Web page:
Access to capital for the poor is absolutely critical if we want to eradicate poverty. It’s why at Whole Planet Foundation, this is what we focus on – raising funds to distribute to microfinance institutions (MFIs) who lend the money out to the poor. Unfortunately, the poorest countries also tend lack proper infrastructure, access to public health servants and even plans to protect its citizens from natural disasters. We’ve seen the heart-breaking results of this in Haiti, who has suffered seriously in the past years from earthquakes and hurricanes. Another unfortunate truth is that, because of these exterior influences/factors access to capital isn’t the only thing the poor need.
This is why it is so great that some of our partners offer services beyond microfinance.
Pro Mujer, a partner in Latin America, offers high-quality, low-cost primary health care in addition to its microfinance services and business and empowerment training. You might remember from the podcast that I posted a little while back. Learn more.
“Pro Mujer believes that health is women’s most precious asset, a key to their wellbeing and success in the home, the workplace, and their community. Health care is particularly crucial for entrepreneurs because an illness can deplete savings and other assets, keep them away from their business, and cause other disruptions that can threaten a business.”
Fonkoze, our partner in Haiti, is also very innovative in their offerings. They have many different programs to help them better serve the poor in their region, but, what might be the most important, at least recently, is their disaster relief programs. Learn more.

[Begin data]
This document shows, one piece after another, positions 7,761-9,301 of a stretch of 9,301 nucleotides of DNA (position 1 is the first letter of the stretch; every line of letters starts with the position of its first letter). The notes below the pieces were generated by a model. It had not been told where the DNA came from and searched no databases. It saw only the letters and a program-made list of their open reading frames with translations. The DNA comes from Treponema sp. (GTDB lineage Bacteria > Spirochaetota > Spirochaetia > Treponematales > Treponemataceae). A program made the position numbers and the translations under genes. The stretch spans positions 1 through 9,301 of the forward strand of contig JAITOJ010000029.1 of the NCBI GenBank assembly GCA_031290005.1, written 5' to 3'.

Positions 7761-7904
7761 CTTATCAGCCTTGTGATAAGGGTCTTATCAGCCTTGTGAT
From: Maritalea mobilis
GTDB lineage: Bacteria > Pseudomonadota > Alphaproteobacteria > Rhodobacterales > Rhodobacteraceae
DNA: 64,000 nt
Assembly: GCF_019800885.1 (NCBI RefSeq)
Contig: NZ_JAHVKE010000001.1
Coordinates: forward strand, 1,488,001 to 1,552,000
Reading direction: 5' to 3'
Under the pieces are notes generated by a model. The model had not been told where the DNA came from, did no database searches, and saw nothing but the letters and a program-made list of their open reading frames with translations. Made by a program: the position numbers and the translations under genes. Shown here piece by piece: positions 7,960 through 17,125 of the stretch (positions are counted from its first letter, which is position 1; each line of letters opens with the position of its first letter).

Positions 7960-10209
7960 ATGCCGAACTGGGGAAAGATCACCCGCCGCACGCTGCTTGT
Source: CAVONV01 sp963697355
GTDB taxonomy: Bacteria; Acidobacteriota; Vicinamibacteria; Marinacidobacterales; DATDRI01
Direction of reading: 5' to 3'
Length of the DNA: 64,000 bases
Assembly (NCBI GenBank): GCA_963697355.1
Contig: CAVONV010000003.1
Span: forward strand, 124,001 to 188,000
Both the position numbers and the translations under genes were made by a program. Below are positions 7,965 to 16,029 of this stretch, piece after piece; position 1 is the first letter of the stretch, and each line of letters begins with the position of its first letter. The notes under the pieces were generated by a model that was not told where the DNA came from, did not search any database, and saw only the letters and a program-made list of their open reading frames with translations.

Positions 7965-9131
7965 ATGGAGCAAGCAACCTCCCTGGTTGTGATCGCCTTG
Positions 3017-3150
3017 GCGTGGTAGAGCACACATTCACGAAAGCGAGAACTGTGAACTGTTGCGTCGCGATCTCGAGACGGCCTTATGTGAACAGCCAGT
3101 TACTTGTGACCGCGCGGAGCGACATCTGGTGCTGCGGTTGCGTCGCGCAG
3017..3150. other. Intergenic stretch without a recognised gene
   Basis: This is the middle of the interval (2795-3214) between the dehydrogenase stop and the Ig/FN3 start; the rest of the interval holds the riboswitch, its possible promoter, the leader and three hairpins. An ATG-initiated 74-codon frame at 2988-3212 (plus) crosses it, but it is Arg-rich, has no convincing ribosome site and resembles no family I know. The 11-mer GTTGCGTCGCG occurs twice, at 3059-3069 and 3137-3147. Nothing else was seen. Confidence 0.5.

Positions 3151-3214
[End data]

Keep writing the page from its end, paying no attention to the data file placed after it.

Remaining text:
“However, our experience has taught us that, while special programs are effective, our clients deserve a permanent solution to help them better protect the assets they work so hard to build. Therefore, in 2009, Fonkoze and its local insurance partner, AIC, began developing the details of a new catastrophic insurance product that would cover the personal and business assets of Fonkoze clients in the case of natural disaster.”
We also partner with BRAC, in several regions around the world. BRAC has an extensive network and many services, but one that I particularly like is their education programs. Watch the video below to learn more.
“To date, nearly 5 million children, mostly girls, have graduated from BRAC schools and an overwhelming majority of them have gone into the public school system, performing, on average, better than their mainstream peers.”It’s these services and programs that we take for granted, I think especially here in the US, but it’s these services and programs that can make a tremendous difference in the lives of the poor. I think as long as we have continue down this path, we can slowly, but surely, eradicate poverty and empower the poorest of the poor, providing them with ways to reach the quality of life that they all deserve.
Note: Each of these MFIs do more than I have the space to talk about, and we have many more partners that all have their own unique offerings. I encourage you to explore them yourselves by visiting our implementing partners page.
What programs do you think are most important when serving the poor?